We all know it happens.

You spend hours slaving over their detailed application form – and never hear a peep back from the recruiter. Not a rejection letter – nothing.

Complete silence.


Graduate Fog has been dismayed to watch this ill-mannered policy become the norm among recruiters, who claim they don’t have time or resources to respond to every applicant.

I was not aware, however, that the poisonous practice had now spread to companies that are supposed to work in the best interests of young job-seekers.

During a recent (caffeine-fuelled) expedition into the snoozesome Drosspects.ac.uk – sorry – Prospects.ac.uk, I stumbled across an announcement to anybody wishing to work at their company.

“Due to the number of applications we receive, we are unable to reply to all applications submitted,” it reads.

“If you do not hear anything from us in four weeks, please assume your application has been unsuccessful at this time.”

(Don’t believe me? See it with your own eyes here.)

Still, there is some good news for anybody sitting in silence, listening to the sound of absolutely no response from “the UK’s official graduate careers website”. At least they don’t discriminate.

A further announcement declares:

“At Graduate Prospects, we are committed to providing equal opportunities to all employees and applicants. Our recruitment and selection process is just the beginning of our commitment towards diversity.”

In other words, Prospects is equally rude to all applicants, regardless of their gender, age, ethnicity or sexual orientation.


Call me old-fashioned but I think this policy on responding only to successful applications is unforgivably arrogant.

I think to disregard and dismiss another person’s time and effort like this is heartless. Not even get back to them with a ‘Thanks but no thanks’ – is disgusting.

To my mind, companies that think this is an acceptable practice are declaring outright that they do not understand (or perhaps do not care about) what it feels like to be seeking work.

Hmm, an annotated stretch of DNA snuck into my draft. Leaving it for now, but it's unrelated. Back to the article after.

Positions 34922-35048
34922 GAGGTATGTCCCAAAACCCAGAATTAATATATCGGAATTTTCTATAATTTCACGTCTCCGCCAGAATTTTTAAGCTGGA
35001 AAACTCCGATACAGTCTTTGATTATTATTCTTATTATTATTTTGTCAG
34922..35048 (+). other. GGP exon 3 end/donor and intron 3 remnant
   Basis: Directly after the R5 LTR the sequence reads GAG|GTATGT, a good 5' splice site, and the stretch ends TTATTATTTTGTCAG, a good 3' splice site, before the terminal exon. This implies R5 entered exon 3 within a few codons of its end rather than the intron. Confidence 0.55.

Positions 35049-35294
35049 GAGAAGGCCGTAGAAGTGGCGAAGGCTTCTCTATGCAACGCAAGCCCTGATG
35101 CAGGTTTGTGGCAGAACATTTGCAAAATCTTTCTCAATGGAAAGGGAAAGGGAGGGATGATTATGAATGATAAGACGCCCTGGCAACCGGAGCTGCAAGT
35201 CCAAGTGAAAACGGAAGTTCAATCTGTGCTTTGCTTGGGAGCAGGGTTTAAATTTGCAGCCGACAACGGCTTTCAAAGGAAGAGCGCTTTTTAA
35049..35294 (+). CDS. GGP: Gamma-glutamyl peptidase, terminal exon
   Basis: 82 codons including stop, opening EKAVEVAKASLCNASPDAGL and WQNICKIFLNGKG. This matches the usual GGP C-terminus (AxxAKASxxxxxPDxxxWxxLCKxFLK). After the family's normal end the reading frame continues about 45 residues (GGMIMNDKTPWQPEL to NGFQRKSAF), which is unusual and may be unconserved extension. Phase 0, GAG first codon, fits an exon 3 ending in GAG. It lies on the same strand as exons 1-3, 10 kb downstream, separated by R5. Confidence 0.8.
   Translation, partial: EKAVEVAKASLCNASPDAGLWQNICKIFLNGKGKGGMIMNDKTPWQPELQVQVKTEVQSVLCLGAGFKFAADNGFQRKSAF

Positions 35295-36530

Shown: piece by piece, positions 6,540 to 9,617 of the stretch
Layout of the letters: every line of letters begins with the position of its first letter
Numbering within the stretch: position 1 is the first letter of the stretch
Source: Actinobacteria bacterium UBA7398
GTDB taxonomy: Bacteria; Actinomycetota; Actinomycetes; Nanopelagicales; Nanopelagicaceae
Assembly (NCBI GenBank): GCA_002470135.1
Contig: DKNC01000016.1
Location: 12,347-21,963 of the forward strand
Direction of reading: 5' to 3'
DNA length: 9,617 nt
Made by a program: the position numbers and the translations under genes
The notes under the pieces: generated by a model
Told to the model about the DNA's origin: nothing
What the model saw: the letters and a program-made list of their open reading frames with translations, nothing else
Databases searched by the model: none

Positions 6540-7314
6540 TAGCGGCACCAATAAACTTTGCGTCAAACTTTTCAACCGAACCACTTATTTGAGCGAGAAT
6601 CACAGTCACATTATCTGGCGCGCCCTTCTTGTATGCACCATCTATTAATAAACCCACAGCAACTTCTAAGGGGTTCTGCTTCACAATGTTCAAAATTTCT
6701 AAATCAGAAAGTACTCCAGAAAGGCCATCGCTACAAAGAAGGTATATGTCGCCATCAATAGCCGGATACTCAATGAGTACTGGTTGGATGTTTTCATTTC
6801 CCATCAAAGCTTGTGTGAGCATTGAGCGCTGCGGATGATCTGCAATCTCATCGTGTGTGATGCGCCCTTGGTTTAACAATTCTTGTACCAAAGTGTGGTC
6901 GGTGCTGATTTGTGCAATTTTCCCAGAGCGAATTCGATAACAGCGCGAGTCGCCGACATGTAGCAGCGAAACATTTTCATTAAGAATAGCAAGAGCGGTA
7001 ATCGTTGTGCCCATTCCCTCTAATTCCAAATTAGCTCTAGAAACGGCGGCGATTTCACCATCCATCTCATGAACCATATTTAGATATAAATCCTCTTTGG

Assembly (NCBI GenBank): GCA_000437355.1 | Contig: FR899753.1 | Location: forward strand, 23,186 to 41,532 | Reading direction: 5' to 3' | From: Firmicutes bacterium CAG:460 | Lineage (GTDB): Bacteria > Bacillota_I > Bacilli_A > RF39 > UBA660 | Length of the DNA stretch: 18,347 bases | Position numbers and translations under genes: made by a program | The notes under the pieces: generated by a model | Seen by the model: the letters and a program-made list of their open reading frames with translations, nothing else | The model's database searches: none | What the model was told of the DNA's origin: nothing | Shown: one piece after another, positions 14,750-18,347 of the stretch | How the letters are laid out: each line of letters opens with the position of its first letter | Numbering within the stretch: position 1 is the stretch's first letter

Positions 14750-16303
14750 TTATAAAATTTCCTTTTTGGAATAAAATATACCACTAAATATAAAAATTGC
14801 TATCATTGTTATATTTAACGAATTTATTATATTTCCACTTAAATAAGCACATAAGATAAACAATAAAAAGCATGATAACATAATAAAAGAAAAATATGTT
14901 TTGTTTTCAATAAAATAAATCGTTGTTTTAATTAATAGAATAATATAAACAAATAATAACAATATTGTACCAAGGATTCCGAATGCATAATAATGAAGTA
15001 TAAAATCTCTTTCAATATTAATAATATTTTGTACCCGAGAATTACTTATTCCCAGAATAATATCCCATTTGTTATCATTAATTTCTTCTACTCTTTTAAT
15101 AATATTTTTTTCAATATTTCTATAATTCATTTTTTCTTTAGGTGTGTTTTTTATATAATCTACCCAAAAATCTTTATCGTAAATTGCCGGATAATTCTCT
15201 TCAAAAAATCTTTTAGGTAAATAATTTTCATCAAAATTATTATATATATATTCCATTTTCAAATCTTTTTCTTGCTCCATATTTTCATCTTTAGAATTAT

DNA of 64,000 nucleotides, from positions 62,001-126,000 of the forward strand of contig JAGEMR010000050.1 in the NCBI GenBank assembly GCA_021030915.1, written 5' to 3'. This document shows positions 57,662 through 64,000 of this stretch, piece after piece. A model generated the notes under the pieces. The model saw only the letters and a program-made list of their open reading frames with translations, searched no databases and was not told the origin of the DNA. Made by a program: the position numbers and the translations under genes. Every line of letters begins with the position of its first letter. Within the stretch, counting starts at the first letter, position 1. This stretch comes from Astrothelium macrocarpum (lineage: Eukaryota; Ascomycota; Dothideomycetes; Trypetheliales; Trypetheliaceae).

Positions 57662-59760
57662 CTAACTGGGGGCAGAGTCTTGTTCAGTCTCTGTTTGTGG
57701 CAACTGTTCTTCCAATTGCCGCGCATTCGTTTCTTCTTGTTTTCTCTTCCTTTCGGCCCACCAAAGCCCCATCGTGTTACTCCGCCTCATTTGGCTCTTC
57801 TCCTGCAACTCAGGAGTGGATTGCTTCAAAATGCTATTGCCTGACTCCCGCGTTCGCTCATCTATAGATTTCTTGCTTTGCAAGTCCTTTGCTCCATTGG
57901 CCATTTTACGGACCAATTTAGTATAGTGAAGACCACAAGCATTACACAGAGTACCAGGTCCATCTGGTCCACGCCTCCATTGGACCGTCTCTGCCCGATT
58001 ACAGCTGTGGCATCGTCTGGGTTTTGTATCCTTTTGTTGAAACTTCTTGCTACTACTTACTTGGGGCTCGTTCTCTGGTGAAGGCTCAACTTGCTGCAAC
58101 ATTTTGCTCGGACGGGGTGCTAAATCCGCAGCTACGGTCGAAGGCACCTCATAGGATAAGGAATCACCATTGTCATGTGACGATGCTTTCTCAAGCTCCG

Anybody – of any age – who has been out of work for more than a couple of weeks knows that job-hunting is not fun. Your confidence evaporates scarily fast – and some days (okay, many days) it’s really difficult to find the will to keep going. Many graduates say they feel isolated and some say they feel dangerously depressed.

I accept that the relationship between recruiters and applicants will always be strained, to some extent. After all, they have the job (and therefore the power) so the balance is always going to be a bit off.

That said, I think it wouldn’t take much effort for this relationship to be dramatically improved – and for job-hunting to become a significantly less miserable experience.

For starters, recruiters should stop treat applicants like an irritating pest.

The should start treating them with more care, respect and courtesy – as individuals.

To me, responding to every applicant (whether successful or not) within four weeks of the deadline seems entirely reasonable. This would enable you (the jobseeker) to cross that role off your list, forget about it and put your heart into your next set of applications.

Adopting this basic courtesy would serve another purpose too. It would show that the recruiter realises that behind the name on your CV is a real-life human being whose effort deserves to be acknowledged.

I’ve heard some recruiters claim that their policy of blanking all but successful candidates stems from the fact that so many candidates’ applications are rushed, careless and not up to scratch. Disposing of the shoddiest applications is, according to recruiters, an enormous waste of their time and resources – which makes them feel less inclined to respond to the rest of you.

I think this utter tosh.

No doubt, some applicants fire off half-baked efforts – but surely the really poor applications are in the minority, no? And isn’t it the recruiters’ job to sort through applications, some of which will be good and some will be bad? And isn’t this a job that they’re being paid to do?

Recruiters also claim that responding to all applicants would be too time-consuming to be realistic. Er, I’m guessing that the time they would spend sending a polite, standard email to all unsuccessful applicants would still be far less than the time it’s taken the average candidate to wade through their application form. So again, they’ll get no sympathy from me on that one.

As I said, I know Drosspects isn’t the only offender here.

But I do think “the UK’s official graduate careers website” should be leading by example, not following the herd.

*Have I got it wrong?
Do you prefer being blanked to hearing an outright ‘No’? Post your comments below.

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